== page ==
DDR, Corp. commenced operations as a publicly-listed REIT on February 3, 1993 and today the company is the owner and manager of 435 value-oriented shopping centers representing 115 million square feet in 39 states, Puerto Rico and Brazil. Here is a snapshot of the portfolio history:
DDR maintains one of the highest credit tenant portfolios with the top 10 tenants accounting for approximately 36% of annual base rent (or ABR):
Here is a snapshot of the top 25 tenants:
DDR's Top 20 MSAs account for approximately 50% of NOI:
In order to reduce debt, DDR has been actively selling off non-core properties and reinvesting back into more "critical" shopping center properties. This aggressive recycling program has improved portfolio fundamentals and enhanced overall credit quality of the company's cash flows.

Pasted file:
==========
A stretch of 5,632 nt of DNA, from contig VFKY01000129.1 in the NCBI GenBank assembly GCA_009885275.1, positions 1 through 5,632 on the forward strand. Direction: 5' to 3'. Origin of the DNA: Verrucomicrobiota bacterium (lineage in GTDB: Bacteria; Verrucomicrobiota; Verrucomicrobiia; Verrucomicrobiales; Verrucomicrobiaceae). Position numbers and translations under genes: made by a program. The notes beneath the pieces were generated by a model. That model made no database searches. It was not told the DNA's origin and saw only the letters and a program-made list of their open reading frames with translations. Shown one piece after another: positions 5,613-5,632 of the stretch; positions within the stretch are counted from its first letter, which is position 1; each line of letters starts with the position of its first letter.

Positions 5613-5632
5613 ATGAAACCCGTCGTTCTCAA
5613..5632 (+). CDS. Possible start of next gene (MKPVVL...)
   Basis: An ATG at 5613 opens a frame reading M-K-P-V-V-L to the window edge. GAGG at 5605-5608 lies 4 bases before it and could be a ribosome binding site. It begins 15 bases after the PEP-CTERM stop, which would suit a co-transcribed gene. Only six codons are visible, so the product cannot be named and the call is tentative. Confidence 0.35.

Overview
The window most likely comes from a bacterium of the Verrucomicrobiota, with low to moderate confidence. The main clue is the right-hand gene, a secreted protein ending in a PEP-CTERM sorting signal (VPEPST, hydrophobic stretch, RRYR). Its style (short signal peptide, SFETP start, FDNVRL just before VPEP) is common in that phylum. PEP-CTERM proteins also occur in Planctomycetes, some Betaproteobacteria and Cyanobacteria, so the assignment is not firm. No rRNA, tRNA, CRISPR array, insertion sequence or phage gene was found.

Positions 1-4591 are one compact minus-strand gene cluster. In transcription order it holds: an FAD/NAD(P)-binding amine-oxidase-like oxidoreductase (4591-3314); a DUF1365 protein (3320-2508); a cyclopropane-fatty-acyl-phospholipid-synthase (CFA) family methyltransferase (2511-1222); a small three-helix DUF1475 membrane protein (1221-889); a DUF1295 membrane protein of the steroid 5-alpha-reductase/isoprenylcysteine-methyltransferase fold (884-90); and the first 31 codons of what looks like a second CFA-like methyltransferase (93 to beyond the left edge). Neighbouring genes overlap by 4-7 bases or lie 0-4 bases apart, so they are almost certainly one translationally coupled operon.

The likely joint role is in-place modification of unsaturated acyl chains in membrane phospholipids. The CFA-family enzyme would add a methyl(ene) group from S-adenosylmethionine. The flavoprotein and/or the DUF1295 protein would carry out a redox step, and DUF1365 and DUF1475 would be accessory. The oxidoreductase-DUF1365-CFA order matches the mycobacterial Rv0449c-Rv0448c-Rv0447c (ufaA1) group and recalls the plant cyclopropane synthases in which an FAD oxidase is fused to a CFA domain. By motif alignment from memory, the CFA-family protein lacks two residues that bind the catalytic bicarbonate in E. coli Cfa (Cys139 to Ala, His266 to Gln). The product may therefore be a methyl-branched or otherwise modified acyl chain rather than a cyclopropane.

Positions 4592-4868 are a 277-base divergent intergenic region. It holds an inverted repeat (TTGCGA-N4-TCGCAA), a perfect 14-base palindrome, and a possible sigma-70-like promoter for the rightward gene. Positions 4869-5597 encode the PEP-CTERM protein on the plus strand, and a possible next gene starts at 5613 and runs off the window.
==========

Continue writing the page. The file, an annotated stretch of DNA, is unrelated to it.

As part of the asset recycling, DDR has significantly improved exposure to top domestic markets (on a pro rata basis). Boston, Washington DC, and Minneapolis are added to the Top 20 MSA list with Tucson and Charleston falling out. Denver moves into the top 5 and Chicago moves into the top 10.
Here is an illustration of DDR's geographic diversification in major MSAs and heavy overlap with other DDR assets:
DDR has been aggressively recycling assets to improve portfolio quality and enhance credit quality of cash flows. Since 2007, DDR has disposed of $3.2 billion in properties and significantly reduced exposure to tertiary markets and retailers with poor credit.
DDR has also grown the portfolio by adding around $4.7 billion in assets since 2011. By increasing the demographic quality of the portfolio, DDR has acquired properties with an average trade area population of 503,000 people and average trade area household income of $85,000.
Here is a snapshot of DDR's improved portfolio metrics:
DDR has been transitioning into "prime" portfolio assets. Here is a snapshot that summarizes the difference in "prime" and "non-prime" assets:
Here is a snapshot that breaks down DDR's "prime" assets: